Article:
Postpartum Nutrition

It’s been two weeks since we welcomed Sadie earth side.  Two weeks of juggling two girls, double the washing, sleepless nights but also two weeks of watching our two girls bond, having double the love, and getting to know our precious Sadie……all while recovering from labor.

Traditionally many cultures have a period of total rest and bonding for mother and baby.  In our fast-past world of 2019 this is often incredibly hard for many of us to achieve this however there is still a lot we can do to look after ourselves and our health.  One of those using nutrient-dense food to support, nourish, repair and fuel our bodies.

Recent research has confirmed how important this time is and has looked at nutrient depletion during pregnancy, breastfeeding and postpartum depression.  A link was shown between nutrient depletion and key mood regulating neurotransmitters such as serotonin and also that lower levels of folate, vitamin D, iron, selenium, zinc, fats, and fatty acids have all been associated with a higher risk of post-partum depression.

 

So here are some ways I am currently nourishing my body:

 

  1. Fluids – Not only because of this crazy heat but water and hydration is also required for rebuilding and regenerating and it is essential to produce breast milk.I have never been as thirsty as I have when I am breast feeding!  Plus, labor itself can leave many women dehydrated which happened to me while in labor with Maisie so I made sure this time around we kept on top of my fluids from the start.  Soups are naturally very nourishing and are a great way to load lots of different vegetables and nutrients in, and while in the middle of summer it is not something we often feel like I have been ensuring I have a cup of Bone Broth each day as it contains collagen which is great for rebuilding tissues and gut health.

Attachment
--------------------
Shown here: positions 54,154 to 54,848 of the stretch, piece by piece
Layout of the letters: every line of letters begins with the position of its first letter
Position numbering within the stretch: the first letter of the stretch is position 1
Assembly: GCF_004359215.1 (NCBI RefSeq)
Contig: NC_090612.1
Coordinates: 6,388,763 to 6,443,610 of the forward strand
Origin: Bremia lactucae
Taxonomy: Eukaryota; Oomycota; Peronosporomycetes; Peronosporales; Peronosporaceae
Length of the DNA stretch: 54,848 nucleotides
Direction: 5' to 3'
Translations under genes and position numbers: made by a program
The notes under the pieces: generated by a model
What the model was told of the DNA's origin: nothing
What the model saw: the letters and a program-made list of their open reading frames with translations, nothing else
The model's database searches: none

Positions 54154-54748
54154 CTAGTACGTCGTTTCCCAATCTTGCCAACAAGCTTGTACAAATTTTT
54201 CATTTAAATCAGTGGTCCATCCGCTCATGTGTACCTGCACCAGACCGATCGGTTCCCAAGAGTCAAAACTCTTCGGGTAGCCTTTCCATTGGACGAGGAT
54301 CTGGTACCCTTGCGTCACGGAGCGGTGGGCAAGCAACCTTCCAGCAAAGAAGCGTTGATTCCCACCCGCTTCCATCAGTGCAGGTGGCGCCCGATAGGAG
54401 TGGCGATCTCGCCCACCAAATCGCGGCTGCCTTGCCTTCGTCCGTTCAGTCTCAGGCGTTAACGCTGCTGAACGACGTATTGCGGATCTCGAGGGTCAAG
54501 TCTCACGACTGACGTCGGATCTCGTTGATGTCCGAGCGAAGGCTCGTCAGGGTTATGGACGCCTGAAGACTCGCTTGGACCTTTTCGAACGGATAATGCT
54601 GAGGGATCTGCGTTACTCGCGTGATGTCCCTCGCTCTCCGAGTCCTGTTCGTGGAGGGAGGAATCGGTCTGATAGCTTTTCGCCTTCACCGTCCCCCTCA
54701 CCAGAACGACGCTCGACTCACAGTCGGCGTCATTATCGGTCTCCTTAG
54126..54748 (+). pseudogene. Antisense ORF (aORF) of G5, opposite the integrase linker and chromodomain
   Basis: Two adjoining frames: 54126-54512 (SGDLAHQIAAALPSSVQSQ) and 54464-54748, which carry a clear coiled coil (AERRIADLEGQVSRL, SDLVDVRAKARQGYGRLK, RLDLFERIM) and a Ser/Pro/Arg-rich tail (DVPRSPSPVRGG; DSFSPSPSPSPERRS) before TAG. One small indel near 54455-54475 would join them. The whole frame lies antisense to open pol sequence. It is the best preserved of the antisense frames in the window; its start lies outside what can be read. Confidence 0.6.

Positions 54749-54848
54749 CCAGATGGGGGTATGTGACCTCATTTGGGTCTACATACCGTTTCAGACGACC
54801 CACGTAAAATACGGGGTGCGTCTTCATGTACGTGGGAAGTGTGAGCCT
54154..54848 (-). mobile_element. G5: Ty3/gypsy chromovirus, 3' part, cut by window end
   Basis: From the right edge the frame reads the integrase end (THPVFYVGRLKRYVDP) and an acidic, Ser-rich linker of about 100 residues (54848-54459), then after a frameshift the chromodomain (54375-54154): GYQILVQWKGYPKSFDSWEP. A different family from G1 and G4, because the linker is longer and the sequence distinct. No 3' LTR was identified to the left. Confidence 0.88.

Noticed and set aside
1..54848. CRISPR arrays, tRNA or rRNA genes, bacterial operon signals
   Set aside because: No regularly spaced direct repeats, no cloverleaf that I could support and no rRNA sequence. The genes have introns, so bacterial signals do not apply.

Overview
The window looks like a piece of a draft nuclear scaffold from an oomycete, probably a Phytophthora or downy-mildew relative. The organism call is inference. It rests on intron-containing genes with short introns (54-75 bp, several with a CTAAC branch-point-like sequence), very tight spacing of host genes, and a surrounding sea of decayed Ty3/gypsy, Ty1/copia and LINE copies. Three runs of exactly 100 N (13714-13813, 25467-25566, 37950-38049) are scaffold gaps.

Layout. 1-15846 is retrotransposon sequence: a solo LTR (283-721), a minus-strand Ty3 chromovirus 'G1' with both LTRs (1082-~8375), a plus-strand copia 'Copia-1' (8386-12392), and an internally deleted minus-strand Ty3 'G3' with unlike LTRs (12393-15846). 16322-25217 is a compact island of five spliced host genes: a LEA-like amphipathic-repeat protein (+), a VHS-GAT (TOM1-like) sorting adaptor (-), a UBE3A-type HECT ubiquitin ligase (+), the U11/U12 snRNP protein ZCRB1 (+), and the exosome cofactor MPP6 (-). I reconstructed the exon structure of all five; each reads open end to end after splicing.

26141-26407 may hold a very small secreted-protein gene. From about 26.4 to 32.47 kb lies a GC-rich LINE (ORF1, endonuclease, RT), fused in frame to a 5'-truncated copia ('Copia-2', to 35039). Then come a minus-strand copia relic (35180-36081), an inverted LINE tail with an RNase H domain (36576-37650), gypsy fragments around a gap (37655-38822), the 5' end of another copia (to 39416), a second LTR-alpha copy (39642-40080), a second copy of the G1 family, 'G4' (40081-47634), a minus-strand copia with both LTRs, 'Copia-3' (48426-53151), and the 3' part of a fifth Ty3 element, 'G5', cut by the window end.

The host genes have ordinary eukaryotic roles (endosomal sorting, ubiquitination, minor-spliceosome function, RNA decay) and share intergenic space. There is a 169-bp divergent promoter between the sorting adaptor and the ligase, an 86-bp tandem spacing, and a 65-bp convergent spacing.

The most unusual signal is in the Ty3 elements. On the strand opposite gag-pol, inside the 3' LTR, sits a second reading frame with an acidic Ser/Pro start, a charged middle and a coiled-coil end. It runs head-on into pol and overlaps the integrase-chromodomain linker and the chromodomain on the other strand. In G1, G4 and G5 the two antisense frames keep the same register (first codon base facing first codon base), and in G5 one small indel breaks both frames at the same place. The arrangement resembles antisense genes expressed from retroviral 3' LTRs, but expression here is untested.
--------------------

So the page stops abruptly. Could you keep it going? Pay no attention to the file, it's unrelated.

1. Protein – Protein is necessary to build and repair tissue, for synthesizing hormones, enzymes and antibodies and for many other bodily functions. As well as helping to keep us full for longer.So, I am adding pea protein and hemp seeds to my smoothies, snacking on natural nuts and roasted chickpeas, having eggs and salmon for breakfast, and using smoked salmon (I’m making up for the last 9 months!), or left overs for lunch such as quinoa, chicken, lamb or beef.

 

  1. Carbohydrates – Carbohydrate requirement increases during breastfeeding to provide the energy for the synthesis of milk (2) and continue to fuel us through these busy days. Carbohydrates that are easy to prepare and quick to cook can still be nourishing, wholegrain and plant based such as adding oats to smoothies or an oat based muesli, sourdough or seed bread for toast or sandwiches, a ‘microwaved’ baked kumara, wholemeal or legume pasta, soba noodles, using leftover roast vegetables to make a salad for lunch the next day, and wholemeal couscous which requires no cooking and is ready in 5min.

 

  1. Fats – Fat is a concentrated source of energy, it provides the mechanism for absorption of the fat-soluble vitamins A, D, E and K, and carries flavour. Usually, just over half the energy content of breast milk is fat. The fatty acids in breast milk are sourced from maternal diet or maternal fat stores, or synthesised by the breast.  Think avocado on toast, coconut cream in smoothies and chia puddings, poached eggs and salmon, homemade nut and seed slice.

 

  1. Variety – Eating a colorful variety of fresh produce and foods will provide a range of nutrients such as Vitamin D, B12, Iron, folate, iodine, selenium and magnesium so I am making the most of the seasonal summer vegetables and fruits that are currently available and at their best.

 

References:

T Sparling, R Nesbitt, N Henshke, S Gabrysch (2017). Nutrients and perinatal depression: a systematic review. Journal of Nutritional Science 20:6:e61

Ministry of Health Food and Nutrition Guidelines for Healthy Pregnant and Breastfeeding Women: A background paper

Riordan J. 2005. Breastfeeding and Human Lactation. (4th ed). Toronto, Canada: Jones & Bartlett Publishers.

Lonnerdal B. 1986. Effects of maternal dietary intake on human milk composition. Journal of Nutrition 116(4): 499–513.